Take the 2-minute tour ×
Stack Overflow is a question and answer site for professional and enthusiast programmers. It's 100% free, no registration required.

There is some alternative to gsub that justs replaces one string occurrence with another?

Acording to docs "If replacement is a String it will be substituted for the matched text. It may contain back-references to the pattern’s capture groups of the form \d, where d is a group number, or \k, where n is a group name."

I don't want this functionality..

simplified example:

"abc".gsub("b", "\\7") -> "ac"

and I want "a\7c"..

The problem is that the replacement string is asked from the user (actually it's a path that containts "xxx\7.0\yyy"), if it's simple a fixed string I could escape it myself.

I know this works: "abc".gsub("b") { |x| "\\\7" } .. but being ruby such a beatifull language to learn up to now I belive there should be a simple alternative I'm overlooking in the docs.

share|improve this question
    
Not sure if that's what you're after (if it is, I can post this as answer): s = 'abc'; s['b'] = '\7.0'; s. –  polarblau Jun 18 '12 at 7:00
    
That will replace the first ocurrence, as with sub.. but I need gsub (replace all). –  pragmatic_programmer Jun 18 '12 at 17:14

2 Answers 2

You can use (edit: no you can't) Regexp.escape to escape user-provided strings:

user_input = '\7'
puts "abc".gsub("b", Regexp.escape(user_input))
a\7c

Otherwise escaping using single quotes instead of double:

puts "abc".gsub("b", '\\\7')
a\7c

...or with double quotes you just need more escaping:

puts "abc".gsub("b", "\\\\7")
a\7c

...or block notation, but you can skip the block-variable just fine:

puts "abc".gsub("b") { '\7' }
a\7c
share|improve this answer
    
this doesn't works: puts "abc".gsub("b", Regexp.escape('\7.0')) >> a\7\.0c there is another backslash added I don't know why.. –  pragmatic_programmer Jun 18 '12 at 17:12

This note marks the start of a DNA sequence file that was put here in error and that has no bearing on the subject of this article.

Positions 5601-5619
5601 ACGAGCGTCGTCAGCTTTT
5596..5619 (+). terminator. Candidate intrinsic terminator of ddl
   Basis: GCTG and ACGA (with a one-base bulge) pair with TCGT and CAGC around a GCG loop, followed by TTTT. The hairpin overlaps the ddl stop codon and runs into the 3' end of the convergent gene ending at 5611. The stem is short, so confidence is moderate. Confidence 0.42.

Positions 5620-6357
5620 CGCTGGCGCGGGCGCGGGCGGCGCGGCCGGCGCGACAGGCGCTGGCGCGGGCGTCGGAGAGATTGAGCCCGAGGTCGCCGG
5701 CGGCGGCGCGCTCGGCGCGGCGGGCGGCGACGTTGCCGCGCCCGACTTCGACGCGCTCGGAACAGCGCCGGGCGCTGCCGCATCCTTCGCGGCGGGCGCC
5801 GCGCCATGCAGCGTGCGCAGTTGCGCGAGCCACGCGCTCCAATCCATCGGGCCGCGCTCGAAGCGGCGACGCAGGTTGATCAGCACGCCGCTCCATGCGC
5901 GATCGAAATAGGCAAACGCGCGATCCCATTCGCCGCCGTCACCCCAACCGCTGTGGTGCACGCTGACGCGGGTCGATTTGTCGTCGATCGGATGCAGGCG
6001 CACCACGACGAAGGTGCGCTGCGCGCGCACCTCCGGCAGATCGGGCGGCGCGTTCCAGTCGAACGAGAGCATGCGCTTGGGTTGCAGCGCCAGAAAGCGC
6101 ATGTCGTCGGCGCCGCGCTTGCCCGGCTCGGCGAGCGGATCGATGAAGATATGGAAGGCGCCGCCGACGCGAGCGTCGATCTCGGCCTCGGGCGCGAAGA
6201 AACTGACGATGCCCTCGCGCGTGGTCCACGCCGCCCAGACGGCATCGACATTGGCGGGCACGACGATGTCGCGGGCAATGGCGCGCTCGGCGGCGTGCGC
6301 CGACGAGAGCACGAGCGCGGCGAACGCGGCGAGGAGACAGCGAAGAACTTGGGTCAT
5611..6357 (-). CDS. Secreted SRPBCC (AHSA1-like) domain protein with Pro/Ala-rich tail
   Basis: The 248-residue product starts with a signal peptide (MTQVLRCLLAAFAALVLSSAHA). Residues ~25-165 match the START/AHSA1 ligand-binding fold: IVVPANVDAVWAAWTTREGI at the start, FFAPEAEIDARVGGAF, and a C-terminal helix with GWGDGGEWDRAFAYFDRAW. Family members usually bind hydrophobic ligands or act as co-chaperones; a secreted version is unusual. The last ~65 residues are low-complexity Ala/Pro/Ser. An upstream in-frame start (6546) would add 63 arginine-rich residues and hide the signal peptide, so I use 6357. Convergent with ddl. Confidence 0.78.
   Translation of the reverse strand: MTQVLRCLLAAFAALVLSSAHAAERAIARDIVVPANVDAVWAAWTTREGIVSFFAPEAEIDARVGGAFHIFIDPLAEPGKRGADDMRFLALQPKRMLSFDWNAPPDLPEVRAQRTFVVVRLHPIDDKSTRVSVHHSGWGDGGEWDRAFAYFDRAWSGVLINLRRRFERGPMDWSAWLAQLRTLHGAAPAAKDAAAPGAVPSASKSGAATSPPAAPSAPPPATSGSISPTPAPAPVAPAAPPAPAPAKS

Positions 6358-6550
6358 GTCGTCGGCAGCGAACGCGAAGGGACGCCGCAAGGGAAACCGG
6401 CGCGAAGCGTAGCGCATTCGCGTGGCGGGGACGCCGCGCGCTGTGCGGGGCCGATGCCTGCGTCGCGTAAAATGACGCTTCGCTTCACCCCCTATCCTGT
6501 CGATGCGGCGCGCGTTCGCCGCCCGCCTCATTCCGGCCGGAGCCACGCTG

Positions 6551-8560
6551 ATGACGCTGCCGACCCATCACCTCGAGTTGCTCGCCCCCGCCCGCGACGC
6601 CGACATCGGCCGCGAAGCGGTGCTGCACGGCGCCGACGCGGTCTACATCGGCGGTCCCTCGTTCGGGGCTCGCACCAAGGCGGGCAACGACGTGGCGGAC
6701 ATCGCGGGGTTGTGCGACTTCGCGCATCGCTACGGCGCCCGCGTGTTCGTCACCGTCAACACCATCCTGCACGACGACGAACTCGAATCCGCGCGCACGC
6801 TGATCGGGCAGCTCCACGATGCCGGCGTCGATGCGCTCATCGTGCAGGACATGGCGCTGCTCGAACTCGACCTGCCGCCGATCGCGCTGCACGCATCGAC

@pragmatic_programmer - You are right. My bad. You can't use Regexp.escape in this instance. It won't work. So for your case it leaves only the last option (block notation), or qdiesel's answer. –  Casper Jun 18 '12 at 17:58
    
@pragmatic_programmer - One more option is to escape the escapes with another gsub, but that starts to look pretty ugly. So you'd do: gsub("b", user_input.gsub('\\', '\\\\\\')). –  Casper Jun 18 '12 at 18:07
    
block notation definitely looks better than mine solution –  qdiesel Jun 18 '12 at 19:30
    
three \ is error prone. If the following character is \ or ', you have to escape it again. Just use 4 \. –  Ian Yang Jul 19 '13 at 5:38
$ irb 
irb(main):001:0> replace='xxx\7.0\yyy'
=> "xxx\\7.0\\yyy"
irb(main):002:0> puts  "abc".gsub("b", replace.dump[1..-2])
axxx\7.0\yyyc
=> nil
share|improve this answer
    
It's works.. but the [1..-2] looks pretty cryptic.. the block notation it's more clear. This is the first time ruby surprises me! –  pragmatic_programmer Jun 18 '12 at 19:29

Your Answer

 
discard

By posting your answer, you agree to the privacy policy and terms of service.

Not the answer you're looking for? Browse other questions tagged or ask your own question.